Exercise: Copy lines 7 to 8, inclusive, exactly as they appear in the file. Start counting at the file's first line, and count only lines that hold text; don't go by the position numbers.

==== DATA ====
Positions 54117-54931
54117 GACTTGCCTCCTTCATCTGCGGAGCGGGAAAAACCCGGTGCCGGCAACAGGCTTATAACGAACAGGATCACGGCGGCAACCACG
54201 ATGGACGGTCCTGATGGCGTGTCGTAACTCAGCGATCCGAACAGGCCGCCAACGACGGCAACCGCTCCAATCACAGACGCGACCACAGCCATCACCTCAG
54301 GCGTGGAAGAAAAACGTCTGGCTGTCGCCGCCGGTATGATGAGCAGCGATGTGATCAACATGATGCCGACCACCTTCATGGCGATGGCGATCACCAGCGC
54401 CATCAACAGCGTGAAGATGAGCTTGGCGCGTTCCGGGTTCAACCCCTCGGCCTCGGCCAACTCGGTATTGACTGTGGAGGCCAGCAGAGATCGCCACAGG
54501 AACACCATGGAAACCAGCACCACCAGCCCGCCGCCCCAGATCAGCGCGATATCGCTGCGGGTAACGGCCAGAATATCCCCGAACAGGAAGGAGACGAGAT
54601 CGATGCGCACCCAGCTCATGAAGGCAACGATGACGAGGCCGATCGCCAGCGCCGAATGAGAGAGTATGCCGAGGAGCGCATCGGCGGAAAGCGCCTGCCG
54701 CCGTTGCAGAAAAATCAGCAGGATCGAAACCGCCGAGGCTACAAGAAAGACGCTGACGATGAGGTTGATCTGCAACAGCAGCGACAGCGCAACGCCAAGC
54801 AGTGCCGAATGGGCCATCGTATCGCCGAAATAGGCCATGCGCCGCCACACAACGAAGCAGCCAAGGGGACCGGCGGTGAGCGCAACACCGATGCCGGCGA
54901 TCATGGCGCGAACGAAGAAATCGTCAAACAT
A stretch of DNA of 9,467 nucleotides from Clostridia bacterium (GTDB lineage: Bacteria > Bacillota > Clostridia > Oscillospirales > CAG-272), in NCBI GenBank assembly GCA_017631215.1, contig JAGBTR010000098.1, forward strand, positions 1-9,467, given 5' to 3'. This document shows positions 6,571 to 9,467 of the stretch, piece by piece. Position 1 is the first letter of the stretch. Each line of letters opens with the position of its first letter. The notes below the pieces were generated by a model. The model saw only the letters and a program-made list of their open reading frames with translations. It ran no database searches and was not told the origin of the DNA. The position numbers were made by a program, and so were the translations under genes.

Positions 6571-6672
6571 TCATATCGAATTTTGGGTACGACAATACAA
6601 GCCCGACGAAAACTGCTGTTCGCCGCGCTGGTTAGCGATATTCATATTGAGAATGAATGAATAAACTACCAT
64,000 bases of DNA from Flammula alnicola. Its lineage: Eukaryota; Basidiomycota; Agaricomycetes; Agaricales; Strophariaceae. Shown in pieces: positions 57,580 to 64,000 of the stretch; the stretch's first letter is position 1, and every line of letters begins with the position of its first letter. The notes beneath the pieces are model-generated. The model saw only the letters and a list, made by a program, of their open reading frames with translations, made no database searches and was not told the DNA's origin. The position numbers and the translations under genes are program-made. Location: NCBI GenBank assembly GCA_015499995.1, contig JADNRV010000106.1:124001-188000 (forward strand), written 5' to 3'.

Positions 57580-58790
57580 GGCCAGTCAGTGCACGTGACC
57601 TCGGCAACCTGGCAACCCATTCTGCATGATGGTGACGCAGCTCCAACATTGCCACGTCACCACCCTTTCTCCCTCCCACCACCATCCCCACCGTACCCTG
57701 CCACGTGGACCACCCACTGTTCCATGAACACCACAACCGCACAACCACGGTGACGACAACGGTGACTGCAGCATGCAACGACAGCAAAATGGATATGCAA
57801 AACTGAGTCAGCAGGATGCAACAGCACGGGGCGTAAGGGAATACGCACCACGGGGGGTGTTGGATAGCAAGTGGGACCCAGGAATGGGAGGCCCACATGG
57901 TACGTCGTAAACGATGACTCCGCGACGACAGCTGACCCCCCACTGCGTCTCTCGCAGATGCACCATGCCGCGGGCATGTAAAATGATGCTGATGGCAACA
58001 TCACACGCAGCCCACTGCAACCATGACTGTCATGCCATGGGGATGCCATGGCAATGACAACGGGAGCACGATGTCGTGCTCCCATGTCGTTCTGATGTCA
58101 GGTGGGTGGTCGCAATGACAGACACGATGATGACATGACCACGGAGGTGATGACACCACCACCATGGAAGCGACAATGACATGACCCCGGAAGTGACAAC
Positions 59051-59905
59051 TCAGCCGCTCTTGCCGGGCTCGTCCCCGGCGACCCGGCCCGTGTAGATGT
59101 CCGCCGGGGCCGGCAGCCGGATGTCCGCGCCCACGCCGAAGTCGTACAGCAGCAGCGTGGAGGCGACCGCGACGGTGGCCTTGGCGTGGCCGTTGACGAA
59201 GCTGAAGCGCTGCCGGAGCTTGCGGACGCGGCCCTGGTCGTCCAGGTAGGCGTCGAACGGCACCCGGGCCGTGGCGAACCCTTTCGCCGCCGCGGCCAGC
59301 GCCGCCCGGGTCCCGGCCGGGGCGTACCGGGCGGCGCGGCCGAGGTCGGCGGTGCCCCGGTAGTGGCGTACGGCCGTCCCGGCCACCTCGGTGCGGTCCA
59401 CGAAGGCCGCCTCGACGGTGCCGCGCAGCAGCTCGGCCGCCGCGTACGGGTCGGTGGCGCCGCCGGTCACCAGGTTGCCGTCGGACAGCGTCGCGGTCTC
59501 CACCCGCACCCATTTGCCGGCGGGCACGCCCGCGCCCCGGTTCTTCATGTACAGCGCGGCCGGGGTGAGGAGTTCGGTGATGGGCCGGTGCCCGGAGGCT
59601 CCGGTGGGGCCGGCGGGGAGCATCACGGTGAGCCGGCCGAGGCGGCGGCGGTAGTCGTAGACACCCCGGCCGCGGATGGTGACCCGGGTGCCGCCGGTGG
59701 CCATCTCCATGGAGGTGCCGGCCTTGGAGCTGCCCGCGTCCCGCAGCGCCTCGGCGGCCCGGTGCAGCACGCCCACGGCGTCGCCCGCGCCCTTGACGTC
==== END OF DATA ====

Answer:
54601 CGATGCGCACCCAGCTCATGAAGGCAACGATGACGAGGCCGATCGCCAGCGCCGAATGAGAGAGTATGCCGAGGAGCGCATCGGCGGAAAGCGCCTGCCG
54701 CCGTTGCAGAAAAATCAGCAGGATCGAAACCGCCGAGGCTACAAGAAAGACGCTGACGATGAGGTTGATCTGCAACAGCAGCGACAGCGCAACGCCAAGC